I think having the enthusiastic and undying support of your spouse to pursue your dreams is one of those things that many of us come to expect as a given in a marriage.
I keep forgetting this, and yet, still, I keep finding myself standing with my mouth hanging open, wondering who this creature is I call my husband. And I know I’m not alone in this unfulfilled expectation of my spouse.
Now, this isn’t going to be a tirade against my husband and how unsupportive he is. This is me facing the reality that my husband isn’t a reader of fiction. He never really has been. As much as I hold him up as my ideal reader, it’s really just that I want his approval. I want him to be proud of me.
I keep letting myself get disappointed because he’s not jumping out of his chair to read my latest piece of fiction, or because he doesn’t think the two hours I spend at Starbucks each day to write is a high priority or even worthwhile.
The truth is, he’s never going to be invested in my dreams and my writing career like I am. And he shouldn’t be. He will probably never enjoy discussing the nuance of a metaphor with me or read a book of contemporary fiction on his own because he’s just not queer for language like I am. I can only hope to entertain him occasionally with my stories.
That’s okay. Because as much as I would like to share his interest in military-style fight-’em-up video games, I’d rather have my teeth scraped then spend an hour wired up to the PS3 hunting digital insurgents in a ghillie suit.
The important thing is that he is interested in my success and that he is interested in my happiness, and vice versa. And that’s enough. That has to be enough. I keep telling myself that, ultimately, he’s on my side, and not to expect him to be someone he’s not. Fat Cat will just never be someone who will clap his hands in glee over an amazing plot twist. I accept this.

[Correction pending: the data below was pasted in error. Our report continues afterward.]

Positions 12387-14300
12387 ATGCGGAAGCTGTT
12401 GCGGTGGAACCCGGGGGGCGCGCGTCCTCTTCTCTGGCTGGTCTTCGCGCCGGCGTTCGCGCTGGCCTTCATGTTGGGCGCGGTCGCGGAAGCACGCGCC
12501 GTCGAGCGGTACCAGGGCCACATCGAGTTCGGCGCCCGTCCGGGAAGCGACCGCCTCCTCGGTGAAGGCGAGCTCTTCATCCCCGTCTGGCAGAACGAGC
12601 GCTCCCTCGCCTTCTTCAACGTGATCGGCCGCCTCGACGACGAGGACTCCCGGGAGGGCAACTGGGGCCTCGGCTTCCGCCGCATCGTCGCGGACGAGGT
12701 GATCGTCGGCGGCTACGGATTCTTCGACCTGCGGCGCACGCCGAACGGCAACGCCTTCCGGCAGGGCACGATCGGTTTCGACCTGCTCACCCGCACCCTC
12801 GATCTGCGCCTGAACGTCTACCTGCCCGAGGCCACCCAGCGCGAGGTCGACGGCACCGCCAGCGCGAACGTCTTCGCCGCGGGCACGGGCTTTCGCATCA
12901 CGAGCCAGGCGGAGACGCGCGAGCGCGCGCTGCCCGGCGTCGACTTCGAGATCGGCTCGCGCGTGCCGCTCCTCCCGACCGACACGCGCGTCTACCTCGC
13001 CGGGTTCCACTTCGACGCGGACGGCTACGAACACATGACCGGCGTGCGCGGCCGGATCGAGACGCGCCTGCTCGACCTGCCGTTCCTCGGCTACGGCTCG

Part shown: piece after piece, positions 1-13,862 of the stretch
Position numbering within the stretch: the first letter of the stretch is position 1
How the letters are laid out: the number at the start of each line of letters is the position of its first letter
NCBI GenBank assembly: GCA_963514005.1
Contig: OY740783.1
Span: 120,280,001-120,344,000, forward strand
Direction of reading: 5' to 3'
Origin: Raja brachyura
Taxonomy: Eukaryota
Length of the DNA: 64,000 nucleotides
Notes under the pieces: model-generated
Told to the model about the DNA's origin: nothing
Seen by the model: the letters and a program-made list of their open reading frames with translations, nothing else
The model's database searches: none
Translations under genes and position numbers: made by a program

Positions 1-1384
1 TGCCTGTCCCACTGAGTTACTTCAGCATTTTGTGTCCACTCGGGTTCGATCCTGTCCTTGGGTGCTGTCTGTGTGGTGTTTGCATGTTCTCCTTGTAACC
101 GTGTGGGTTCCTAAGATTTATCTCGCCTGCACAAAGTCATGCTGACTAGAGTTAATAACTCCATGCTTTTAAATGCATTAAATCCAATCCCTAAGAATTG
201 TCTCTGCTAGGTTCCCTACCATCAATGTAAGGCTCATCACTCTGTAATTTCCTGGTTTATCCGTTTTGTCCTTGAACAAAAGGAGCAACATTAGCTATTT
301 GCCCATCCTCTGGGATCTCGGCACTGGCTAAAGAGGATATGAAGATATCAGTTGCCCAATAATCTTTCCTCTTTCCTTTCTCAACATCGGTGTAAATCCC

And this holds true with my expectations as far as parental support, familial support, and support from my friends go. I think because writing is such a solitary pursuit, it’s difficult for people to really share in our process, to know if we’re really working hard or daydreaming, to know if we’re getting better, if we’re growing.
It doesn’t help that it’s a career choice lousy with people who never make it, moochers and couch surfers, and good-for-nothing boyfriends. “Those guys who claim to be writing a novel, how can you ever really know?” people wonder. “They’re just goofing off. Everyone’s writing the Great American Novel. Take a number.”
The only time we become legitimate is when moolah changes hands. That’s when you suddenly become the industrious young man living frugally and conservatively with his parents while pursuing his dreams, instead of just the loser college drop-out who’s smoking pot in his parents’ basement and leeching off his folks, pretending to write a screenplay.
Money legitimizes us…shows what we’re doing is worthwhile…worthy.* I don’t believe this is true, but my husband does. And most people share this opinion.
I understand this. I get this. And I accept that my husband — hell, maybe everyone I know — will never really believe I’m the real deal 100% until a contract arrives in the mail.
By accepting all of these things to be true, I am freeing up my energy to put into the writing, to getting my stories read, to earning that book contract. There’s nothing I can do about the level of support I receive. Would it be nice to have better, warmer, more enthusiastic support? Sure. But it doesn’t change the work I do and the fact that I’m the only one who can do it.
Instead of worrying about what my husband thinks about what I’m doing, stressing about it, reexamining my course of direction, I am worrying about what I have actual control over: the work.** And I am just that much more determined to make it, to prove that I am what I say I am. The day that my husband treats my writing like it’s my job, that will be the day that I know I have made it.
I don’t need any support for that. The only way I’m going to get there is standing on my own two feet, putting in those solitary hours in front of the computer, and working my ass off. And that’s how it should be.***
*I do, however, believe that writing must be shared and read by others, just as performing art should be performed.
**Speaking of which, I made significant headway in a short story revision today…good work happened. I feel happy on these days.
***I feel like I should be climbing up on the coffee table, my right hand laid across my breast, with the American Anthem rising dramatically in the background…and the crowd goes wild! They like me! They really like me!